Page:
I haven’t always been crazy about Josh Abbott Band’s music. And to be frank, I lost quite a bit of respect for the man after he admitted to infidelity in his marriage. But when Abbott came out and said his newest album was to be a concept album about his infinitely and breakup, I was interested, merely because the idea of a concept album is interesting. You may remember my Hodgepodge about how albums as a musical art piece have become lost in this day and age. I don’t necessarily like how Abbott is using his very public admission of infidelity as a marketing springboard for this album, but I’ll set aside those personal feelings to look at the concept of Front Row Seat.
Josh Abbott lays out the songs of the album in five acts respectively titled: Exposition, Incitation, Intimacy, Dissolution, (Denouement). In sticking with the theme of a front row seat to a show, the songs are listed as “scenes” to this story. I’ll break down each act as it relates to the overall story of the album while providing basic commentary on how the songs add to the story. The songs are viewed from the lens of the album and the context they provide, and not necessarily how the songs may fair on their own. However, there are a few songs on Front Row Seat that can work well out of the album’s context, and I’ll highlight those as I approach them.
Act 1: Exposition
The first act rightfully serves as an introduction to the core couple. Since Abbott has been open about the inspiration for this album, I have no reservations characterizing this couple as Josh Abbott and his wife. The two meet at a bar (“While I’m Young”), continue to get to learn things about one another (“I’ve Been Known”), and take their physical intimacy to the next level (“Live It While You Got It”). These three songs work well as an introduction as all three are more up beat/mid tempo ready for radio country songs: you’ll hear plenty of banjo and fiddle in the production mix. And in respect to the story, each song adds a new layer to the budding relationship.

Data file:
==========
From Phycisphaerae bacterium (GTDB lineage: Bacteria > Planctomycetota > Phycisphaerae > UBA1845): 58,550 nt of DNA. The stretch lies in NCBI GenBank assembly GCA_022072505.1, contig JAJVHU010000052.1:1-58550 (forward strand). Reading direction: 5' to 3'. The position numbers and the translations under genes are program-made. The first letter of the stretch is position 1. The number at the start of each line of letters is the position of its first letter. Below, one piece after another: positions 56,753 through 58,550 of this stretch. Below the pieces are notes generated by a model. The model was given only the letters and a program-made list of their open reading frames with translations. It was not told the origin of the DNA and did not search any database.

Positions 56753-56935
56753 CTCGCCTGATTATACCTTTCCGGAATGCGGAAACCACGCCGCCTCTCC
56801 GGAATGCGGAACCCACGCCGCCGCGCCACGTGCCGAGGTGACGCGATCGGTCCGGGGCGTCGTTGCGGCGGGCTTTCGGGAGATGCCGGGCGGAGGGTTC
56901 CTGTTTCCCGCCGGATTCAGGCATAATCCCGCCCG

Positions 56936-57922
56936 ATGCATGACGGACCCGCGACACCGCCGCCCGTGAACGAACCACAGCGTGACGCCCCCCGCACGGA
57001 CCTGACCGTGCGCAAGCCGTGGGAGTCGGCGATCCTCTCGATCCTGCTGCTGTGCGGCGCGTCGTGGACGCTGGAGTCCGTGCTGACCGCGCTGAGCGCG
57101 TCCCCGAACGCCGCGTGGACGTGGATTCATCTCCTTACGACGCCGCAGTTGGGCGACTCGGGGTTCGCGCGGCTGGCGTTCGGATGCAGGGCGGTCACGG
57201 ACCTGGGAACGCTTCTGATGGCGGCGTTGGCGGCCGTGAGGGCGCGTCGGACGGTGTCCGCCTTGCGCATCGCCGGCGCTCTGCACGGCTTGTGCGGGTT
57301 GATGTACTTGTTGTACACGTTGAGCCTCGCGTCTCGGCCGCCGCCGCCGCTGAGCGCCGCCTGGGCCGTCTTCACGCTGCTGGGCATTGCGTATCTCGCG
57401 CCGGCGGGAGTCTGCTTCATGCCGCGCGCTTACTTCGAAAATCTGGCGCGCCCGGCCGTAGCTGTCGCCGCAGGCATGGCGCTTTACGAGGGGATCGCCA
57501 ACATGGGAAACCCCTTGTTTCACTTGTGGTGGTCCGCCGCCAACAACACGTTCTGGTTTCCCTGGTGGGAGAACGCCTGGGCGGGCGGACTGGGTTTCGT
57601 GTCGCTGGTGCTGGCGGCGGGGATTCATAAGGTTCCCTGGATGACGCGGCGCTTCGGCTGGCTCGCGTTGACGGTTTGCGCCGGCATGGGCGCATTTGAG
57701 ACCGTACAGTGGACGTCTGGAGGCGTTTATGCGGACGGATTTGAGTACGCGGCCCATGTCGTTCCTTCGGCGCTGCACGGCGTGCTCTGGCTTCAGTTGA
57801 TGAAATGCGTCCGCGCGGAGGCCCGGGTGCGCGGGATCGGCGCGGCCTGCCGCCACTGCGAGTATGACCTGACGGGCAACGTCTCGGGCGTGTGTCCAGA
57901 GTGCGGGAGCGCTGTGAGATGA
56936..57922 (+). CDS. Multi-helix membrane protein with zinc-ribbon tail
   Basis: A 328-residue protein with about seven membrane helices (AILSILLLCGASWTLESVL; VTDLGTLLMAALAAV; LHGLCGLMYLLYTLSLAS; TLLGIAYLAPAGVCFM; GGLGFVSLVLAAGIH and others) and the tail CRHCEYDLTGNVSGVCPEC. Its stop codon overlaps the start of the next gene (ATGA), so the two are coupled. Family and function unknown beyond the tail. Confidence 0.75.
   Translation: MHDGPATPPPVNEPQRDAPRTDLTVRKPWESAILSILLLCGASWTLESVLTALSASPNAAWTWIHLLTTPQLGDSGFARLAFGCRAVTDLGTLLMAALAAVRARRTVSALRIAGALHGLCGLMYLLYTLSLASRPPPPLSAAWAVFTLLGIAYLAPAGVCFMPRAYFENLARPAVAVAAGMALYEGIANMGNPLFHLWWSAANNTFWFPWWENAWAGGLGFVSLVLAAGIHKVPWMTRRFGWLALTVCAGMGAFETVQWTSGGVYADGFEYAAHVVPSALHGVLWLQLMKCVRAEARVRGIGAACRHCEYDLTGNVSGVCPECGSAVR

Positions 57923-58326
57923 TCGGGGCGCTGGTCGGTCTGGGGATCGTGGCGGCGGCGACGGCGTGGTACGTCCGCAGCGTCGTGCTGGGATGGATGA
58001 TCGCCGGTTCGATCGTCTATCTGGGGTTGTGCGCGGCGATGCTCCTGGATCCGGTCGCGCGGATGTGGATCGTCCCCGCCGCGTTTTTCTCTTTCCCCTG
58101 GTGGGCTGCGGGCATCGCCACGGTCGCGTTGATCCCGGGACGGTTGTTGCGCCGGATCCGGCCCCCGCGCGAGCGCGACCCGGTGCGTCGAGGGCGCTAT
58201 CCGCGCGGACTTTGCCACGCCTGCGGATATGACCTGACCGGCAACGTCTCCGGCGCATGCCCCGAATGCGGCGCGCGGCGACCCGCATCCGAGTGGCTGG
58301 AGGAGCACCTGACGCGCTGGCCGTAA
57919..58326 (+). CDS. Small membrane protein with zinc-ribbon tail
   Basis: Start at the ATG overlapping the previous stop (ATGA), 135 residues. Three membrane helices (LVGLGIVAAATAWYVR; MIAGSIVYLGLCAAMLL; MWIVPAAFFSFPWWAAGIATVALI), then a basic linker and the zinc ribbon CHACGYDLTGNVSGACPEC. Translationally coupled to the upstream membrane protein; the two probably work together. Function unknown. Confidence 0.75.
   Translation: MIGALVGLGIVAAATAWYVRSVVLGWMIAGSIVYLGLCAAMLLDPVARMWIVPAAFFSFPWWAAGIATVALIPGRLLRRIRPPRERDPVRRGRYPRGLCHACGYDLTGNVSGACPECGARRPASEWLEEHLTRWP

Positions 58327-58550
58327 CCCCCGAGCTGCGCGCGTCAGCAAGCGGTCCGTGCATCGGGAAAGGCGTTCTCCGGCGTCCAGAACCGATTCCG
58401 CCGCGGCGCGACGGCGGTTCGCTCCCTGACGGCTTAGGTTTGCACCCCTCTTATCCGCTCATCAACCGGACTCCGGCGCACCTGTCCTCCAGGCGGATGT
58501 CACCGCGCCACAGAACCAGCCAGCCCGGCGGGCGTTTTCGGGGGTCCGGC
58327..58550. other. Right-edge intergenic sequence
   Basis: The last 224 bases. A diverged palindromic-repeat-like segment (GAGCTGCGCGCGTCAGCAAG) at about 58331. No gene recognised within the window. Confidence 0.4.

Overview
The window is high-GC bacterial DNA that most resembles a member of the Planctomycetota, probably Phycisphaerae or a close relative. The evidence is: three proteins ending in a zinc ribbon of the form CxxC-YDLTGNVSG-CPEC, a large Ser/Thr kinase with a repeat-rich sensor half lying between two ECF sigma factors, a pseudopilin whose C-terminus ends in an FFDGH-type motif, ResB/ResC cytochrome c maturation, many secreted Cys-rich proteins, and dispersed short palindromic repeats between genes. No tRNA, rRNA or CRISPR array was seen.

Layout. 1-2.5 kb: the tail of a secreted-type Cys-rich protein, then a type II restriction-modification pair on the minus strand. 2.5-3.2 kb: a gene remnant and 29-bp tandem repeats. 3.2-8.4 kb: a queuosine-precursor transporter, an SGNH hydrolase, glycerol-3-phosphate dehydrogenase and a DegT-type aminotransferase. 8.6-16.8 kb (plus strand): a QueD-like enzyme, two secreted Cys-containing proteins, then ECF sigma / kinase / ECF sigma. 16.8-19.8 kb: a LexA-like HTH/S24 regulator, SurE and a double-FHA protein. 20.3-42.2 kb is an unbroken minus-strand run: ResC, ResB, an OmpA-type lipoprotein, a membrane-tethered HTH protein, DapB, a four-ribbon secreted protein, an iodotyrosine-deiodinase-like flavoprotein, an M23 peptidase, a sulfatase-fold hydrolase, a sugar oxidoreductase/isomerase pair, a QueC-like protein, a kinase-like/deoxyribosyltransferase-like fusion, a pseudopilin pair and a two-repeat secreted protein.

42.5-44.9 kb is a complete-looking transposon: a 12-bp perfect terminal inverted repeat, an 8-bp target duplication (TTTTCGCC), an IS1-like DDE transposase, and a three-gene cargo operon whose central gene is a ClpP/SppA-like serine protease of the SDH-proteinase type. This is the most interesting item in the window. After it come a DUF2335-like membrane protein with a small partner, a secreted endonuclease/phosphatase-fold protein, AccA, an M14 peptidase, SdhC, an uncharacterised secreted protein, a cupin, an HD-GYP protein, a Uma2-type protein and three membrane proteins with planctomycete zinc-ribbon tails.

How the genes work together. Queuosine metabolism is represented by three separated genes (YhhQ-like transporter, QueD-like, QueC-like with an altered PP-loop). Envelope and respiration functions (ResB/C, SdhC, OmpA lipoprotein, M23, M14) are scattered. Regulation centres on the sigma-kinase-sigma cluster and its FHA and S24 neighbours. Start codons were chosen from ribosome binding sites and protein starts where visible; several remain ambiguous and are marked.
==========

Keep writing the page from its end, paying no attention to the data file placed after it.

Act 2: Incitation
The second act turns the corner and details the cheating incident. “Wasn’t That Drunk” is sung as a duet with Carly Pearce, an upcoming country artist in Nashville. “Wasn’t That Drunk” is one of the stronger songs on Front Row Seat as both parties detail how even though they’d been drinking, they were both well aware of their actions and chose to get together. The following songs “Kiss You Good” and “If It Makes You Feel Good” further explain how far and passionate the affair grew. This act continues a trend of happier sounding, upbeat to mid-tempo country production within the songs. Act 3 will also continue this upbeat country trend, which is worth noting.
Act 3: Intimacy
The three scenes in Act 3 are all love songs. The title, Intimacy, speaks to an emotional intimacy felt between the characters. Within the order of songs, it’s suggested that this intimacy is between Abbott and his mistress, but I think you can make the argument that it’s between Abbott and his wife as well. The ambiguity of who the subjects are in these three songs sets the story back, which is critical as this intimacy should aid the later acts in the emotional blows. When we listen to Abbott sing about responding to the crazy love things she says (“Crazy Things”) we don’t know who ‘she’ is. As Josh Abbott raves about having a front row seat to her life and being close to her heart (“Front Row Seat”) it’s not obvious if it’s the closeness he shares with his wife, or if he and the mistress are the ones growing closer. The final scene of the chapter, “Kisses We Steal,” seems to imply that this is sung to his mistress because of the line: “Say goodbye to the secret fever, kisses we steal make me want you so much deeper.” As a core group of songs, this act does a great job establishing a loving, deep relationship. However, the lack of clarity on the female character keeps this act from making the necessary emotional impact.
Act 4: Dissolution